THE MANDARINS [WITH TLS REVIEW BY CLIFTON FADIMAN]

Cleveland and New York: The World Publishing Company, 1956. First U.S. Edition, First Printing. Octavo, 610 pages; G/none; bound in black cloth, red oval and gilt lettering to spine, red lettering to front cover; some rubbing and wear to boards; top edge of text block black; ownership inscription to ffep dated March 1956; loose within is a 2 1/2 page TLS, dated March 4, 1956, to Eleanor Kask and Donald Friede, a married marketing/editor pair at World Publishing. Written by Fadiman, it is a scathing review of The Mandarins. He comments that "I am sure of two things: a. On a smaller scale, this will repeat its French success, for reasons which have nothing to do with its literaty value, which is questionable, but which have much to do with its talk-value, its scandal-value." "I have tried to make it clear that the reasons why this interesting book baffles me and in the end angers me, because I know how much it means to you, and how many painful and conscientious hours Donald has spend on it (it shows it too--the translation is brilliant). I would not have you think that I do not deeply respect your opinions; if I did not, I would not have spent twenty precious (and by no means wasted) hours on The Mandarins." He closes out the letter by asking them to "Give my regards to Mrs. Sartre, and tell her to stop contemplating her own soul and look at the whole world, in time and space. She is in a way a lucky woman--she still has before her the wonderful experience of growing up."; shelved case 13.

9-17-1302187

Shelved Dupont Bookstore

Price: $500

NOTES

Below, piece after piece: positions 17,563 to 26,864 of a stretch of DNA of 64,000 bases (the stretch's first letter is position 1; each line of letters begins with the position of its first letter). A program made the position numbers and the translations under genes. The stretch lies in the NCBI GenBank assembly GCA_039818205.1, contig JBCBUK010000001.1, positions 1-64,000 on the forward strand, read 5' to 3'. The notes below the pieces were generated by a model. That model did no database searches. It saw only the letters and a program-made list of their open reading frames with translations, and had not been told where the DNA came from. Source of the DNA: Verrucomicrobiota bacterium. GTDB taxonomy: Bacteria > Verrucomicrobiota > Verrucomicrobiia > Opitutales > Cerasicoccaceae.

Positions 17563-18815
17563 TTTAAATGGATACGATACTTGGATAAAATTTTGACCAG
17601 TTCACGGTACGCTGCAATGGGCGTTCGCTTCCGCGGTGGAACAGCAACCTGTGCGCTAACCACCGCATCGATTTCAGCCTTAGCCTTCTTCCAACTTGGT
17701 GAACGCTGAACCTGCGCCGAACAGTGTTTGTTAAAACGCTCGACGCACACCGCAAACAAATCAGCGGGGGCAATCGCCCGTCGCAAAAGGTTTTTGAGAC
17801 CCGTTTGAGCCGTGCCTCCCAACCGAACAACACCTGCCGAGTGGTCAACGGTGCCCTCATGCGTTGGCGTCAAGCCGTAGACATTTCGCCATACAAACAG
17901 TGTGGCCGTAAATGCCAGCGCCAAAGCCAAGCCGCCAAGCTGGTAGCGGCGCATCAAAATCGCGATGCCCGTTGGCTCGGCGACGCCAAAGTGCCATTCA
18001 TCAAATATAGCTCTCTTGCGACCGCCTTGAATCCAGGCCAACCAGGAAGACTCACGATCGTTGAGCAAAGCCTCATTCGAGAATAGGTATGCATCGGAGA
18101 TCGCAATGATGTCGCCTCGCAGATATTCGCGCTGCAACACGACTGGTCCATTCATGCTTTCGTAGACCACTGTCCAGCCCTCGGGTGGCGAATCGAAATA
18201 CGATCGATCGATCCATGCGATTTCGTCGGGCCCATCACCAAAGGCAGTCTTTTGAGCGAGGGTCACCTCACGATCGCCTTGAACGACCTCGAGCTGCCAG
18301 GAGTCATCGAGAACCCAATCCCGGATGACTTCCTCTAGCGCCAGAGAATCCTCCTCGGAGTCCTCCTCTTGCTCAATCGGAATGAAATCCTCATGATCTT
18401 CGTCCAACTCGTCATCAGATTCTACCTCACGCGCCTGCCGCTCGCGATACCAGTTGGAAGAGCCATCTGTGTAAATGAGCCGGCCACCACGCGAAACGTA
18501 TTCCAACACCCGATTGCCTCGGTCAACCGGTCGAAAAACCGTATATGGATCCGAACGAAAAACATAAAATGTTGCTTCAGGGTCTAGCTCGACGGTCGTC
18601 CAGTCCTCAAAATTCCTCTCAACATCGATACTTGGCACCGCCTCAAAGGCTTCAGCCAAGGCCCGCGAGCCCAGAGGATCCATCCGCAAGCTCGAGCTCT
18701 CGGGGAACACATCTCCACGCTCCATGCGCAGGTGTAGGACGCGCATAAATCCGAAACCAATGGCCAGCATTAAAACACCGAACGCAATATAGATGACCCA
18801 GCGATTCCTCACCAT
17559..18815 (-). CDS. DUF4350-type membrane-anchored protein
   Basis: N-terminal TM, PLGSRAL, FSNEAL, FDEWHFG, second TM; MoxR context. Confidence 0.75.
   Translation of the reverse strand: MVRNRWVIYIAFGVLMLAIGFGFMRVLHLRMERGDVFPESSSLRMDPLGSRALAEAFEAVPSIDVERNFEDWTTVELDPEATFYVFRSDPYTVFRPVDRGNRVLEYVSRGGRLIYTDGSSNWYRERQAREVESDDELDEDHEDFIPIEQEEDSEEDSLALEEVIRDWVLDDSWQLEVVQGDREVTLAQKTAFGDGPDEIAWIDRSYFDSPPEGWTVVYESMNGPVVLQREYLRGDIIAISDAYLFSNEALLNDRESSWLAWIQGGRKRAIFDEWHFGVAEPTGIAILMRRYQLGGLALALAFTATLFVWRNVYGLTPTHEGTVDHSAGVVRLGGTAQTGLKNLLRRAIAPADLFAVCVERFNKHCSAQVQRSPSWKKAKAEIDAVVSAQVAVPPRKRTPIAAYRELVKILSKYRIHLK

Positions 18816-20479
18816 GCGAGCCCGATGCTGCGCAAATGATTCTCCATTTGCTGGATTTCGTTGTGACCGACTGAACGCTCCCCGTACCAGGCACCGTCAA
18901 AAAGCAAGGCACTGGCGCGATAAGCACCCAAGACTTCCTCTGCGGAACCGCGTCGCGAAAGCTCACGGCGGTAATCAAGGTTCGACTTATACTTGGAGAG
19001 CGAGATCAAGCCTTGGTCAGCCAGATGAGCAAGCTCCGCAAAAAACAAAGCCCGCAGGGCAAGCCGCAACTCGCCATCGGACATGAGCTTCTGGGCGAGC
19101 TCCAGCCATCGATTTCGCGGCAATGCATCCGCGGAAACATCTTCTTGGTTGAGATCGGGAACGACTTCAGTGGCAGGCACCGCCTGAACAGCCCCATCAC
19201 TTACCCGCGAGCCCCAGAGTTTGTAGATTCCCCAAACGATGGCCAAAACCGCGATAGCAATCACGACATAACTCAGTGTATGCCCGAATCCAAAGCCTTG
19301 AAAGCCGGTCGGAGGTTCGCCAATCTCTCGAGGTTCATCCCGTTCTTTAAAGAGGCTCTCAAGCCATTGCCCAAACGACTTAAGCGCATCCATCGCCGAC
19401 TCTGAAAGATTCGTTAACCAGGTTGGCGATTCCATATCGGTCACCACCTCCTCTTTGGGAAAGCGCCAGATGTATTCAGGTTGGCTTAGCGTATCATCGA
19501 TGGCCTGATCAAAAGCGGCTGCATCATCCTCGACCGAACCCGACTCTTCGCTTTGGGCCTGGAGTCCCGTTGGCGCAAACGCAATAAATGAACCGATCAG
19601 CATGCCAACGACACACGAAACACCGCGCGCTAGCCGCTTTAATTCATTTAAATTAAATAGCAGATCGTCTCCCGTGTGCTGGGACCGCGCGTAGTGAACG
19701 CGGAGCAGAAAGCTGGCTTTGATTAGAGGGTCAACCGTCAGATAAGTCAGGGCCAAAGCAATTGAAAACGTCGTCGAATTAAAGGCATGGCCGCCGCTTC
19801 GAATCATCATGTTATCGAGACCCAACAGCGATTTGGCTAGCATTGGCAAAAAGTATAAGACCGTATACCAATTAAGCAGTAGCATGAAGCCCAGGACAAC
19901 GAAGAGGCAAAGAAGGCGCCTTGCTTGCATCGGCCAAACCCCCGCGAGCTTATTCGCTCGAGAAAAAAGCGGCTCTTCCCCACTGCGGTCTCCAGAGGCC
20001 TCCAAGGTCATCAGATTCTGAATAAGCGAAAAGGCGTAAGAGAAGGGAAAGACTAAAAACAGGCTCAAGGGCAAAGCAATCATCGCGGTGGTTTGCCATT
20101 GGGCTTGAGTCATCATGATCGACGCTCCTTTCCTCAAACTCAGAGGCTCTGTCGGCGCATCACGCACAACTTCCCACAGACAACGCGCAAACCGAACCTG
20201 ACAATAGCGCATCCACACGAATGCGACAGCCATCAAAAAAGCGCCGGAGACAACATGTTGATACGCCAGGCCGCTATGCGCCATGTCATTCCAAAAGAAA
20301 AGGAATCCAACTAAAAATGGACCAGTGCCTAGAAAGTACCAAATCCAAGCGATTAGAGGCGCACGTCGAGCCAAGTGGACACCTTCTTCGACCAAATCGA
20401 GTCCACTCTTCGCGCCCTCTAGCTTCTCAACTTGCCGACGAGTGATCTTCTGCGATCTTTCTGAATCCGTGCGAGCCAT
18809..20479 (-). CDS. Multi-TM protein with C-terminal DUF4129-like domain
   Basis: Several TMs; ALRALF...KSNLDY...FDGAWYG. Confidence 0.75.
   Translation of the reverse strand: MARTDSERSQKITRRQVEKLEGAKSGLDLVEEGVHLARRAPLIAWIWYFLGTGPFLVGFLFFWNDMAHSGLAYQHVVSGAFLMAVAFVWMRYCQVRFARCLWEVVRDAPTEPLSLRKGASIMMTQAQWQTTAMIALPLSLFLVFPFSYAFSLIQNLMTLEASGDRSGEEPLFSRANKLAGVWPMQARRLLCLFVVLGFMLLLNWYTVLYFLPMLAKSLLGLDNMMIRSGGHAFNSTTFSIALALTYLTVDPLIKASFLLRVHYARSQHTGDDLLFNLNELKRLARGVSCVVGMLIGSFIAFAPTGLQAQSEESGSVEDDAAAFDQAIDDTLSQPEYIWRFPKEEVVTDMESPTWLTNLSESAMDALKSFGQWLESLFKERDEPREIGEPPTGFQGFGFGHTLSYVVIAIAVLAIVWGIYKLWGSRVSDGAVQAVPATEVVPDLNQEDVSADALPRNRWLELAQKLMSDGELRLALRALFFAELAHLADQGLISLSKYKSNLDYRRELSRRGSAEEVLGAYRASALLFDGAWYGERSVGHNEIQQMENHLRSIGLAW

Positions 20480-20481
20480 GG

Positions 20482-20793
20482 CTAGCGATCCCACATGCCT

The Mandarins (French: Les Mandarins) is a 1954 roman à clef by Simone de Beauvoir, for which she won the Prix Goncourt, awarded to the best and most imaginative prose work of the year, in 1954. The Mandarins was first published in English in 1956 (in a translation by Leonard M. Friedman). The book follows the personal lives of a close-knit group of French intellectuals from the end of World War II to the mid-1950s. The title refers to the scholar-bureaucrats of imperial China. The characters at times see themselves as ineffectual "mandarins" as they attempt to discern what role, if any, intellectuals will have in influencing the political landscape of the world after World War II. As in de Beauvoir's other works, themes of feminism, existentialism, and personal morality are explored as the characters navigate not only the intellectual and political landscape but also their shifting relationships with each other.; Clifton Paul "Kip" Fadiman (May 15, 1904 – June 20, 1999) was an American intellectual, author, editor, radio and television personality. He began his work with the radio, and switched to television later in his career. Fadiman worked ten years for Simon & Schuster, ending as its chief editor. Fadiman then took charge of The New Yorker's book review section from 1933–1943. [wikipedia]